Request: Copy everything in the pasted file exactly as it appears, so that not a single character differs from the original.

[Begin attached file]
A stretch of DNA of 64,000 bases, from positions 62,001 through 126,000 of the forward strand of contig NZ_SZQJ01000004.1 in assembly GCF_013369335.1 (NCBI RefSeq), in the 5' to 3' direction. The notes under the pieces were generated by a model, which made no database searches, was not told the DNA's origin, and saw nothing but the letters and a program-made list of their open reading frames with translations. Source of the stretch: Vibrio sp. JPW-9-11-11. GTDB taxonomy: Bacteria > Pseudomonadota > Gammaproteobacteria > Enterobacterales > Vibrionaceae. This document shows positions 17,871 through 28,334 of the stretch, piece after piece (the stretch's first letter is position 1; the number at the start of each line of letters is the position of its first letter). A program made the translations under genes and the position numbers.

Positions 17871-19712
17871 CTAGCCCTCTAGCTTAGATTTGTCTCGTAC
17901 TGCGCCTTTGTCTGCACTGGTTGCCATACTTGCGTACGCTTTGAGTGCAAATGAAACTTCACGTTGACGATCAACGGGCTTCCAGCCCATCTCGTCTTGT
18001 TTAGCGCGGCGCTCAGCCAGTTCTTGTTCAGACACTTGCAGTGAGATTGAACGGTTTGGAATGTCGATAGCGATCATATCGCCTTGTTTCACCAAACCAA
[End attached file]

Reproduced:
A stretch of DNA of 64,000 bases, from positions 62,001 through 126,000 of the forward strand of contig NZ_SZQJ01000004.1 in assembly GCF_013369335.1 (NCBI RefSeq), in the 5' to 3' direction. The notes under the pieces were generated by a model, which made no database searches, was not told the DNA's origin, and saw nothing but the letters and a program-made list of their open reading frames with translations. Source of the stretch: Vibrio sp. JPW-9-11-11. GTDB taxonomy: Bacteria > Pseudomonadota > Gammaproteobacteria > Enterobacterales > Vibrionaceae. This document shows positions 17,871 through 28,334 of the stretch, piece after piece (the stretch's first letter is position 1; the number at the start of each line of letters is the position of its first letter). A program made the translations under genes and the position numbers.

Positions 17871-19712
17871 CTAGCCCTCTAGCTTAGATTTGTCTCGTAC
17901 TGCGCCTTTGTCTGCACTGGTTGCCATACTTGCGTACGCTTTGAGTGCAAATGAAACTTCACGTTGACGATCAACGGGCTTCCAGCCCATCTCGTCTTGT
18001 TTAGCGCGGCGCTCAGCCAGTTCTTGTTCAGACACTTGCAGTGAGATTGAACGGTTTGGAATGTCGATAGCGATCATATCGCCTTGTTTCACCAAACCAA